Mr. Accentuate the Positive
I’m heading out to Seattle tomorrow to catch my beloved Seahawks versus the Ray-duhs on Monday night. [Dave sticks his fingers in his ears.] La la la la la la. I can’t hear anything about Super Bowl losers’ curse. La la la la la la la. So I figured I’d weigh in with the rare Friday afternoon post on the opening game of the 2006-2007 Knick season. Without having seen much more than about 5 minutes of said game I don’t know that I can offer much insight on the actual contest–certainly nothing beyond what KB has already posted. However, I do want to add a comment or two on what I have read so far in the papers.
Embattled Knick Czar, Isiah Thomas, managed to eek out a 3OT victory over the “Czar of Telestrator” in Memphis despite what was apparently a dizzying array of bumbles, fumbles, and stumbles. In his post game comments Thomas may have given us some real insight into what life will be like now that he is both Lord and Janitor of the Manor. It appears that Mr. Accentuate the Positive would rather light a candle than curse the darkness. Instead of declaring that the basketball apocalypse is nigh and chastising the team for its 20+ turnover near grasp of defeat from the jaws of victory, as Larry Brown would no doubt have done, he is voicing his pleasure with the team’s effort and–at times–execution of The Quick(TM). If you’ve seen the paper’s at all Thomas is apparently all but refusing to acknowledge that the Knicks frittered away a 19 point lead, instead crediting Memphis with a spirited comeback, and is making a point of stroking his guys for building the big lead and finding a way to win.
After Larry Brown’s stint as the impossible-to-please father figure last season I suppose this is something of a welcome change. The part I have been most curious about since Isiah was named coach is to see how he would try to coax better play out of the same players. Anticipating that the roster would only change at the margins, I wondered about his approach. Isiah has been promiscuous–from an Xs and Os standpoint that is–at Indiana. So I kinda figured that whatever he ran it would be a hybrid. Philosophically though I didn’t know what to expect. If the opening game is a clear indication–always a dangerous assumption–then Isiah seems to be channeling Chuck Daley. Daley always maintained that the most important part of the job as coach by far is to get players to play.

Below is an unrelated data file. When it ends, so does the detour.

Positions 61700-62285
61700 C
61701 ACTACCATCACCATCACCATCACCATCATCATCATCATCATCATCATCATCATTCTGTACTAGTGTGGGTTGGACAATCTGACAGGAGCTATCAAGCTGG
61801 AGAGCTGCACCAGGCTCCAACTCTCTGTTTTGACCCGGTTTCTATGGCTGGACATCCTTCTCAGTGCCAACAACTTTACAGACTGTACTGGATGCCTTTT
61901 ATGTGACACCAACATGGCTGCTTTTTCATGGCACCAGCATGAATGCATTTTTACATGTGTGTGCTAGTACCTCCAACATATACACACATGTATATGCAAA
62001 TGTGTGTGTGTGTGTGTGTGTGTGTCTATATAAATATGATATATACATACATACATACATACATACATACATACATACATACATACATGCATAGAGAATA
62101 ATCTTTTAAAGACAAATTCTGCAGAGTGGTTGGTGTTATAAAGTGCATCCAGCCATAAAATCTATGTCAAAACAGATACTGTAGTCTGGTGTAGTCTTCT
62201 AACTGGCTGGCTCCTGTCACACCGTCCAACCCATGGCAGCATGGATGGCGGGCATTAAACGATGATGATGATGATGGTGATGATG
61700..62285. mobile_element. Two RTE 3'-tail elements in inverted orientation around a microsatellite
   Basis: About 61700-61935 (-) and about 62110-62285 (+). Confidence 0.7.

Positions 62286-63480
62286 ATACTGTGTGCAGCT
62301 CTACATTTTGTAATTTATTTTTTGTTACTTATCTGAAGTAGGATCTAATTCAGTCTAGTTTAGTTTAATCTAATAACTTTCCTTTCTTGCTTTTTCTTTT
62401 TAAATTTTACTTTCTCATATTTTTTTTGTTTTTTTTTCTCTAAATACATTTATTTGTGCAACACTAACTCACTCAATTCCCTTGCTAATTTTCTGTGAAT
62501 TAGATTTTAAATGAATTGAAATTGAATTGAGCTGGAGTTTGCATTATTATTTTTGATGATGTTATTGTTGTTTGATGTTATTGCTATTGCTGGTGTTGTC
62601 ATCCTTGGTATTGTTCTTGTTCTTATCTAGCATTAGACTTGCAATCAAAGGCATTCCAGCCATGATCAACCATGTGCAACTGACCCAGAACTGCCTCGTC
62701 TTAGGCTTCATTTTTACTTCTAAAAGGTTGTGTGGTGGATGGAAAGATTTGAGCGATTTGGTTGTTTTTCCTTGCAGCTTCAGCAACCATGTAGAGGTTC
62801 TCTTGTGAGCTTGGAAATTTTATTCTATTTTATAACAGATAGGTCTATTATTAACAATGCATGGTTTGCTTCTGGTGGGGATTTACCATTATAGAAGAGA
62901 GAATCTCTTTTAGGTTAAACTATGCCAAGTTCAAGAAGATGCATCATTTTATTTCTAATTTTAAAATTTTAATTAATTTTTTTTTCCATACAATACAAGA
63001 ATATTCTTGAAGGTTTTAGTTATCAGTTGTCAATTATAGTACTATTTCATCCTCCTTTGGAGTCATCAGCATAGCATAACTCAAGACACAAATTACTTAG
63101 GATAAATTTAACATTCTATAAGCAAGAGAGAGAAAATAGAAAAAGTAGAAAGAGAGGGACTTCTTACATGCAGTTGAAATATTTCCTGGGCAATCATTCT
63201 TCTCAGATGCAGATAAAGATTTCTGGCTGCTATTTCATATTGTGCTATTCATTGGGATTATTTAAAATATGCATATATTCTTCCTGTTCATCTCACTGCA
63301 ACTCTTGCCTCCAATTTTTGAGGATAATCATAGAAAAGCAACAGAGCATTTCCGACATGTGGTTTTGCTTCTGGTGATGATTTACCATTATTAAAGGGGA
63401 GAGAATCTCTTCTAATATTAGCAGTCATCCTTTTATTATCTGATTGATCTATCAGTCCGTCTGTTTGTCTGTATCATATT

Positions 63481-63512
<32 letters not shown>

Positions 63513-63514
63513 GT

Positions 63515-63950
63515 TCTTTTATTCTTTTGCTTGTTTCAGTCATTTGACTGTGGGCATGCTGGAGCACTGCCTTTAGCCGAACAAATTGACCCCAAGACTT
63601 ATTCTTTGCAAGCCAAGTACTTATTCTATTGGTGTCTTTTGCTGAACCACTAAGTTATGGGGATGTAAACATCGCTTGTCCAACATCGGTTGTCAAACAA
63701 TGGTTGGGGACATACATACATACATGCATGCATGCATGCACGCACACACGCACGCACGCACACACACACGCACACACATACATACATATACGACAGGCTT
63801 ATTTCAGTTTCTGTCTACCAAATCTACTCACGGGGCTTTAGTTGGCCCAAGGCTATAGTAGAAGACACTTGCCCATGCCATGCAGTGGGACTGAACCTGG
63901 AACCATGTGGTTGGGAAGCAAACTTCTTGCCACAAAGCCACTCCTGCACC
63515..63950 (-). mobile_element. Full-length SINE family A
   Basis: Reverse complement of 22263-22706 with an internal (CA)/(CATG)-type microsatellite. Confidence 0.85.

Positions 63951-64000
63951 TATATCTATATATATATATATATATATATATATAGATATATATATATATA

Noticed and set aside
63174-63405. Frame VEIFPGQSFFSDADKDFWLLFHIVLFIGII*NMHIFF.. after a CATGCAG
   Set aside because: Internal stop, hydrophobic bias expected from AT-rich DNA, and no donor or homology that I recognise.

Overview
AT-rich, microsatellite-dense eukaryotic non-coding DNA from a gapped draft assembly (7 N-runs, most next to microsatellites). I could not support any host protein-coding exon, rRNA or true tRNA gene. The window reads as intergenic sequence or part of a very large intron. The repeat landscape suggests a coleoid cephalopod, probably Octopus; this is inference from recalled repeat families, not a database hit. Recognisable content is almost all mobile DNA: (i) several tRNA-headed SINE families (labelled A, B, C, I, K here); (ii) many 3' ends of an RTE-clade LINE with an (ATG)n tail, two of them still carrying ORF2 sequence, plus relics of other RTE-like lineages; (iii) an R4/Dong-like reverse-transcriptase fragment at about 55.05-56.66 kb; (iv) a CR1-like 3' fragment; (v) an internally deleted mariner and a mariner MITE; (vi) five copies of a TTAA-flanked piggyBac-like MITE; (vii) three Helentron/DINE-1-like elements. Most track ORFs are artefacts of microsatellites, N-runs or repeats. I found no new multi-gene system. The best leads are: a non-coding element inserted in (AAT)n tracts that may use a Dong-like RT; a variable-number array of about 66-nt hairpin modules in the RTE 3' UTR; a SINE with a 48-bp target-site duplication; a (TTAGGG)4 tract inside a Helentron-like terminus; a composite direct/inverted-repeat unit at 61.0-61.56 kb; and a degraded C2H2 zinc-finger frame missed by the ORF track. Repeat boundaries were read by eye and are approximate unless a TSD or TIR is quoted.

For the little I’ve read and even less I’ve seen Isiah appears to be implementing two major changes:
1. On Xs and Os he’s upping the pace and keeping it high, which is interesting in that it is not an immediate concession to Marbury (or Frye), whose strength is the screen-roll.
2. He’s working hard to build trust with his players, at least in part by being clear with the media that he is not going to savage them in public after a poor showing.
In principle, these changes seem wise. However, the line between accentuating the positive and enabling dysfunctional behavior is a fine one. Isiah’s penchant for hiring coaches (prior to Brown) who enabled the worst in Marbury makes me cautious about his ability to straddle that line successfully. It’s easy to forget that along with accentuating the positive one must eliminate the negative. At the same time, all things considered, I thought Isiah played the aftermath of game one reasonably. In an 82 game season there’s absolutely no reason to be anything other than all smiles in public after going 1-0.
Part-time blogger on the Knicks at Knickerblogger.net and Seahawks at FieldGulls.com. In my free time I hang out at the University of South Carolina and occasionally fill thirsty young minds with knowledge about various and sundry things related to consumer behavior and marketing.